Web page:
Wes Hickman (202 224-5972) and Kevin Bishop (864 250-1417)
WASHINGTON- U.S. Senator Lindsey Graham (R-South Carolina) Chairman of the Senate Judiciary Subcommittee on Crime, Corrections and Victims’ Rights today held a hearing to investigate the challenges of investigating and prosecuting fraudulent crimes against the elderly.
The hearing focused on the impact new technologies and an increasingly global society has had on criminal efforts to take advantage of senior citizens. The quick and easy movement across borders and jurisdictions of people, information, and money has allowed some to hide in other countries while continuing to operate their fraudulent schemes here. Due to today’s technology, these fraudulent efforts are extremely hard to detect, and even harder to prevent. The committee also heard testimony about the current state of physical abuse directed toward senior citizens, and the laws used to prosecute these crimes.
“These criminals prey on the vulnerabilities of our senior citizens, and cowardly hide in the shadows overseas in an attempt to escape American law enforcement,” said Graham. “They utilize our state-of-the-art commercial infrastructure to identify, contact, and defraud America’s greatest generation. While it is difficult to combat these crimes, we have a responsibility to protect our seniors and bring these criminals to justice.”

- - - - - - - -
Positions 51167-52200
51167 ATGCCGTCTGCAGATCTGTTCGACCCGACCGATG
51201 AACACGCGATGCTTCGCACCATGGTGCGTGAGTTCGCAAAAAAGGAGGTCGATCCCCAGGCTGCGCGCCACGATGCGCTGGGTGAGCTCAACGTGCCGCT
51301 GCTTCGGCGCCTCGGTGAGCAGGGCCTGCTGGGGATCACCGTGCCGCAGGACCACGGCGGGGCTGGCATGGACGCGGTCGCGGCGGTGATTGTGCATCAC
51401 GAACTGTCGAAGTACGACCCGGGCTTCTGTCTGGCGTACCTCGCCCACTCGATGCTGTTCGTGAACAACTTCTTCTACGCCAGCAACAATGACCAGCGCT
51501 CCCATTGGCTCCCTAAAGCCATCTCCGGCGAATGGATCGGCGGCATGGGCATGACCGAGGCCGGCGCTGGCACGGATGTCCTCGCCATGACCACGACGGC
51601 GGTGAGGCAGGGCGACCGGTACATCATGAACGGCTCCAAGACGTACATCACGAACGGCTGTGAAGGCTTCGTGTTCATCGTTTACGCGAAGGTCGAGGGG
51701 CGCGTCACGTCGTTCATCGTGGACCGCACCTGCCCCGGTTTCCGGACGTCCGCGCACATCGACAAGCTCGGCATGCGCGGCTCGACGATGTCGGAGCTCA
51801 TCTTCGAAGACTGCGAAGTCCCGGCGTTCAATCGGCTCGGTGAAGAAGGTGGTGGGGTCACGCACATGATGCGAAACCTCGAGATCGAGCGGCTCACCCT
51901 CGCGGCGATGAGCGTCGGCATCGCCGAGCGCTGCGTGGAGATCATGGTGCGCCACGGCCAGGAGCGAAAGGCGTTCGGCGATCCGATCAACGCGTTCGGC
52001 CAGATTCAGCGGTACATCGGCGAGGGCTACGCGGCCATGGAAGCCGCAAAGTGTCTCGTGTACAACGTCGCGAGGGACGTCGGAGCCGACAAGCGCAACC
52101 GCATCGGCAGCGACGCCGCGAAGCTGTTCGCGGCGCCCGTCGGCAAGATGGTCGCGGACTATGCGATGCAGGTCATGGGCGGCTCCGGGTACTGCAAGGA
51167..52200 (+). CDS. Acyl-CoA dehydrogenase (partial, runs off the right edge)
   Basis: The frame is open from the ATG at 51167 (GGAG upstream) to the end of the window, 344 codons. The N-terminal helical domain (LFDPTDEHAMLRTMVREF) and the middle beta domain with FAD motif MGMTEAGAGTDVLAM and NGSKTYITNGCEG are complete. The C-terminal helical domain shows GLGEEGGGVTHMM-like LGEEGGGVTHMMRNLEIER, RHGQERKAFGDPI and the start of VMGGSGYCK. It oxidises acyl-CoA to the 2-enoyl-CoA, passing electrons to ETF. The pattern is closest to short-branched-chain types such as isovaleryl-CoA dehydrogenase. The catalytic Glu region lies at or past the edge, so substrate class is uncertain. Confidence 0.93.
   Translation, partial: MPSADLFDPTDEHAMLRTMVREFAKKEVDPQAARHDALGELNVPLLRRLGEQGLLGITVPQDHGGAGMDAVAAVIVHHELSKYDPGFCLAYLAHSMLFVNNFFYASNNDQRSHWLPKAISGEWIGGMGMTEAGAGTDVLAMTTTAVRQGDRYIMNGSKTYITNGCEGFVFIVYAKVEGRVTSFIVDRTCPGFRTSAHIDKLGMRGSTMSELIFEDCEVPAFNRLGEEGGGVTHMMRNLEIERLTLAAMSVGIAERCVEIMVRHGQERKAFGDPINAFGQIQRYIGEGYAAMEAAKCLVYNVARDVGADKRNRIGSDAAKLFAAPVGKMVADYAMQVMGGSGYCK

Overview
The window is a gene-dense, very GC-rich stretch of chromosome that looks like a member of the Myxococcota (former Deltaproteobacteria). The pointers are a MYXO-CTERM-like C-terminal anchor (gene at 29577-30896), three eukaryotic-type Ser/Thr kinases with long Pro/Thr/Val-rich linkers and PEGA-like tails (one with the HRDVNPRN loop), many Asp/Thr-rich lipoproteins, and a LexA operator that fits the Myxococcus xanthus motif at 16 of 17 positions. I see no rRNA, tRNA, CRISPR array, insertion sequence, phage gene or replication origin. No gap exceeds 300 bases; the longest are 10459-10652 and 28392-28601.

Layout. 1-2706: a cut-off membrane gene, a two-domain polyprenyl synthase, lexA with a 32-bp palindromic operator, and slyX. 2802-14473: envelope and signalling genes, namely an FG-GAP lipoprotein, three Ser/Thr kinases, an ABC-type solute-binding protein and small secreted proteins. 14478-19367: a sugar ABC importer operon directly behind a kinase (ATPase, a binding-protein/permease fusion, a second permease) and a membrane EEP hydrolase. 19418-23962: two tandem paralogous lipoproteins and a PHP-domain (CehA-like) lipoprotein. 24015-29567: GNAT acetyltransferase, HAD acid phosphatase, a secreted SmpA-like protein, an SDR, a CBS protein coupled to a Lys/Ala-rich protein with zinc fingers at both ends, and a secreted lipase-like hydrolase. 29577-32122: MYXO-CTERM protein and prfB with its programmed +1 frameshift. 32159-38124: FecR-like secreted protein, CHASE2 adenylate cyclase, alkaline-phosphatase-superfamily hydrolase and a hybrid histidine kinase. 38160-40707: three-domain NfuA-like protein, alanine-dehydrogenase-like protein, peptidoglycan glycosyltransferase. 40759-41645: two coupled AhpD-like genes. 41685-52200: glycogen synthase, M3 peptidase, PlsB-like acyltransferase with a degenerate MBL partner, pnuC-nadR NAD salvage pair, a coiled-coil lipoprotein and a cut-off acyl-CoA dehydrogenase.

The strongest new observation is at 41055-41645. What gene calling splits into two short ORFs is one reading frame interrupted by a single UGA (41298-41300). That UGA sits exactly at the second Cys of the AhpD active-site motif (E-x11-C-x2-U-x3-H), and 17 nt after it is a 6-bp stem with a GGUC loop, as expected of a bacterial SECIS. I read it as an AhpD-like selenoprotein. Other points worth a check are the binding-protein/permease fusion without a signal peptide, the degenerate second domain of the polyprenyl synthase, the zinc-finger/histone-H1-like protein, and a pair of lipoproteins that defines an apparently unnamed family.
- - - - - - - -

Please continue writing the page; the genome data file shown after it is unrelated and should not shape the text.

The committee heard testimony from six witnesses: Daniel L. Mihalko, Inspector In Charge Congressional and Public Affairs, United States Postal Service; the Honorable James G. Huse, Jr., Inspector General, Social Security Administration; the Honorable Christopher Chiles, Prosecutor
Cabell County, West Virginia, and Vice President National District Attorney’s Association; James Wright, Director of TRIAD, National Sheriff’s Association; Lori A. Stiegel, J.D., Associate Staff Director, Commission on Law and Aging, American Bar Association; and Douglas Holbrook, Board of Directors, AARP.
These individuals are on the front lines in this battle, and were asked to share their successes, challenges, and needs.
Graham noted the need to formulate a multi-lateral approach to this problem, coordinating the law enforcement efforts at the federal, state, and local level.
“When all levels of law enforcement work together, the country can make great strides in combating crime,” said Graham. “We have seen this approach work in reducing domestic violence and child abuse; now we must tackle elder abuse.”
In this effort, Graham sees the need to stiffen penalties for criminal offenders who exploit seniors.
“As far as I’m concerned, there are not enough bad things we could do to these people,” said Graham. “Slapping them on the wrist won’t deter much crime. As our senior population continues to grow, we need to strengthen and enhance the capabilities of law enforcement to combat these crimes,” said Graham.